It’s estimated that over a million children get injured every year playing sports. Only severe pediatric injuries treated in emergency rooms are reported to government agencies, so ankle sprains, hamstring pulls, torn tendons and jammed fingers seen by the family physician go undocumented.

Here are some tips to help you minimize the risks your children take when they play sports.

Make sure your child always wears properly fitting safety equipment.

The better the fit and quality of the protective equipment your child wears, the less severe the injuries will be. For example, a boy wearing his older brother’s too-large football helmet will receive more severe injuries than if he were wearing a football helmet that fit properly. “A lot of times, younger children receive hand-me-down equipment from their older siblings,” says Dr. Richard Hinton, M.D., of Union Memorial Hospital in Baltimore, one of the few pediatric sports medicine specialists in the United States. “Hand-me-downs are okay if they fit well and meet current standards.” Standards created and updated because of scientific studies will help to keep your child safe. Like child safety seats, it’s important to make sure your child’s sports safety equipment is current.

Ask the coach to check your child’s equipment and make sure that it fits properly.

Teach your child to play by the rules. On some teams, winning is more important than playing a good game. “If kids who are playing sports are playing for the wrong reasons, they’re more likely to get injured,” warns Dr. Hinton.

The Positive Coaching Alliance, a non-profit group of sports professionals and coaches, suggests that parents, “Tell your child before each game that you are proud of him regardless of how well he plays.” To play well, kids need to know that it’s okay to lose the game. During the game, don’t yell obscenities, instruct your child or do anything else you might regret later. Instead, offer your child praise and positive recognition so he can play his very best. After the game, thank the officials, thank the coach, tell your child how proud you are of the good work he did and listen to what your child thought about the game. When playing sports means having fun, instead of just winning, children obey the rules and enjoy themselves more.”

Don’t let your children play themselves into shape.

Encourage your child to exercise throughout the summer and not wait until the last few weeks before school. “It’s really common for high schoolers to work at the mall all summer, then step into the hot weather just before school starts to begin fall sports practice and work themselves into shape,” says Dr. Hinton. Not only are the kids exercising as hard as possible after months of resting, but they also expect their bodies to work hard in a harsh environment. This risky practice increases the possibility of heat stroke and muscle injury.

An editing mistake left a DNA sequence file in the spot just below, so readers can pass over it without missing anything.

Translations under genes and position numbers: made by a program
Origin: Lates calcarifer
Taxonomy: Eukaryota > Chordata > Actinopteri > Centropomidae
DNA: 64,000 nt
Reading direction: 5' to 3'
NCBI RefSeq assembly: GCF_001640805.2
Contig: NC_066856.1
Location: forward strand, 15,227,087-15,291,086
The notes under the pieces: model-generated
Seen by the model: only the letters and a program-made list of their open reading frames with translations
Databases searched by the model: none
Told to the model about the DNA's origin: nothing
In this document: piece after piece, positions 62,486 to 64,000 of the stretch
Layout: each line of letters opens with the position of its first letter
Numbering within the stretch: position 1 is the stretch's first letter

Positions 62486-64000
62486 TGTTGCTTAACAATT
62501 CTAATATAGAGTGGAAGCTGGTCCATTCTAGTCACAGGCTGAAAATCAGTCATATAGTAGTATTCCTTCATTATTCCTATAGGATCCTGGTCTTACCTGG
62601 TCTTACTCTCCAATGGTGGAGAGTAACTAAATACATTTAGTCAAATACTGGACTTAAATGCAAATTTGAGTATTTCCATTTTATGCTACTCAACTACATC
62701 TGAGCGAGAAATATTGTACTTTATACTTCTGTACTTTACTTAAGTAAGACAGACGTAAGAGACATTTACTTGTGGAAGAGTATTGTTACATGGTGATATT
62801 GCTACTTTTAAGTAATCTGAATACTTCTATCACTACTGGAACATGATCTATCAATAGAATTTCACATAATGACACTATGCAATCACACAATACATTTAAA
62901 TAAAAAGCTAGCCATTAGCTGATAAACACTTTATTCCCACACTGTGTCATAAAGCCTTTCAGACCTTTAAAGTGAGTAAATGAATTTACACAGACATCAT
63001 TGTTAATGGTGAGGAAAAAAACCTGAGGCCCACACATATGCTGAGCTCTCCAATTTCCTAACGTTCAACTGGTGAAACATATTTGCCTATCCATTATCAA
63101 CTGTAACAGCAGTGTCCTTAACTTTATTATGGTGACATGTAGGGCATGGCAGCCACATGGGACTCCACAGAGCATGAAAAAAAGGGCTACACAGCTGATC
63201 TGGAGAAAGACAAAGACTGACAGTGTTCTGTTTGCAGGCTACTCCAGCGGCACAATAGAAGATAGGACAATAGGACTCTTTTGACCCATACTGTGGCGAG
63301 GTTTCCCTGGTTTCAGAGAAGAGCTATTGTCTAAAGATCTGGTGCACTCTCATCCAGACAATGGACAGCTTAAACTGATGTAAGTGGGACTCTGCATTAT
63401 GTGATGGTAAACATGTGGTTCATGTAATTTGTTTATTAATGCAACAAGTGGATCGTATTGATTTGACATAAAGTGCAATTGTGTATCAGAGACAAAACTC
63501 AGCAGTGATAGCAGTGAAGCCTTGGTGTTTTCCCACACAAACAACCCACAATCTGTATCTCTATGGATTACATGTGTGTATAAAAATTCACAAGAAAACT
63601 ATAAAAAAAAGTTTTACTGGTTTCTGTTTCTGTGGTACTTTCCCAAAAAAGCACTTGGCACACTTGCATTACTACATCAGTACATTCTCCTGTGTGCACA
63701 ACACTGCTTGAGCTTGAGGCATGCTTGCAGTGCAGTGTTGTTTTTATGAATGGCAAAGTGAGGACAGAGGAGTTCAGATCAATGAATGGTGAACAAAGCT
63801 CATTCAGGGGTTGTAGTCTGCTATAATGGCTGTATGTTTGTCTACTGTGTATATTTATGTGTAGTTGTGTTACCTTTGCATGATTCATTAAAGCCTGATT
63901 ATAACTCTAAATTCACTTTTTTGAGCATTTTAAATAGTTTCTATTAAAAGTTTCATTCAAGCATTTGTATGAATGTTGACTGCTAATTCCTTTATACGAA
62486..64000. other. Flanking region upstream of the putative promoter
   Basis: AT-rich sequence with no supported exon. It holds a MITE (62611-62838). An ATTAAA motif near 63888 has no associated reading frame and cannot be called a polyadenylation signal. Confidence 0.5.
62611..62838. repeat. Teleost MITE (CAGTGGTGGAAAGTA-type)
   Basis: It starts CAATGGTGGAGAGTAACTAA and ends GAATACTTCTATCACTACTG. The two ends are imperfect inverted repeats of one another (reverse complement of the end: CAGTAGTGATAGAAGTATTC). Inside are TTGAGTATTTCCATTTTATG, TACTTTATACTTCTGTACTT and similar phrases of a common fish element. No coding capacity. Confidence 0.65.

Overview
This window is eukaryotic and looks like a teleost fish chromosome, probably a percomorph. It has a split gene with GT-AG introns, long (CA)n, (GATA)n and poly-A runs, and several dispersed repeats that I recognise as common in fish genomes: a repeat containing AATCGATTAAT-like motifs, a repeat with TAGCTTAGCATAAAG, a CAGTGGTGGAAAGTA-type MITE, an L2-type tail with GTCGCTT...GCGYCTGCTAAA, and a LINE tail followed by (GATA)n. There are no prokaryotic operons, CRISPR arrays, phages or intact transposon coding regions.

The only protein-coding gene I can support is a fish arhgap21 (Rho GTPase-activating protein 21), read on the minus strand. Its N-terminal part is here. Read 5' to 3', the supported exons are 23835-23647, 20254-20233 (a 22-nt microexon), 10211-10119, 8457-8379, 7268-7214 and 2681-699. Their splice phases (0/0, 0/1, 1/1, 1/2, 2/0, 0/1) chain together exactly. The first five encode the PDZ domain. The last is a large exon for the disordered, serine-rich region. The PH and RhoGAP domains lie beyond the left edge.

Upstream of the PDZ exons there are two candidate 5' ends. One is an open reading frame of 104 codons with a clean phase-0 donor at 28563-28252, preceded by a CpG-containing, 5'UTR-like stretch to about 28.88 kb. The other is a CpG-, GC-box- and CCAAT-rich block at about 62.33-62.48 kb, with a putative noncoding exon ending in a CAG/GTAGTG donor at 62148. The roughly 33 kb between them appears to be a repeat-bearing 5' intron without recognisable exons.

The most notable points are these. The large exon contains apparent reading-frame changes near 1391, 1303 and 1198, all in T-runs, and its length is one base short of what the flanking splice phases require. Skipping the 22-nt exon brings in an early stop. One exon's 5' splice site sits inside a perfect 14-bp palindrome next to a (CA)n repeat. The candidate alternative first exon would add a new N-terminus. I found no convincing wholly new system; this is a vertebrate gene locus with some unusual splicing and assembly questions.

Meet the coach.

It’s important to know your child’s coach. Do you know whether the coach cares more about winning than teaching positive character traits? You want to make sure that the coach is a positive part of your child’s social environment and won’t encourage him to play with a minor injury when it may mean a team victory.

The coach needs to know that you’re bringing a positive attitude to the team. “Coaches feel better when parents are active and engaged, when they’re not stereotypically yelling on the side, but show appropriate concern,” says Dr. Hinton.

Make sure the coach has an emergency action plan.

What’s going to happen when a chid goes down?” asks Dr. Hinton. “Your primary piece of equipment is the telephone and knowing how to get the emergency 911 system engaged.” Make sure the action plan contains important information such as how the parents will be contacted, how ambulances will be called, and the location of the nearest hospital. Make sure the coach has your correct emergency contact information, including your cell phone number.

“There should be a policy manual well thought out ahead of time,” he adds.

Don’t play the same sport year round.

A new trend in children’s sports that concerns Dr. Hinton is the tendency to play the same sport year-round. “The more time kids spend in competitive situations, the more likely they are to be injured.” Kids who play on competitive leagues focus more on winning, which increases injury rates. “This concept of 9-year-old children preparing for college scholarships increases pressure and keeps them from learning team concepts,” says Dr. Hinton.

Kids’ sports should focus on fun and learning positive life skills such as sportsmanship, integrity and responsibility. Any time your child feels pressured to win, fun disappears and injury rates increase. Be a positive role model, take a few simple precautions, and your child will exercise injury-free.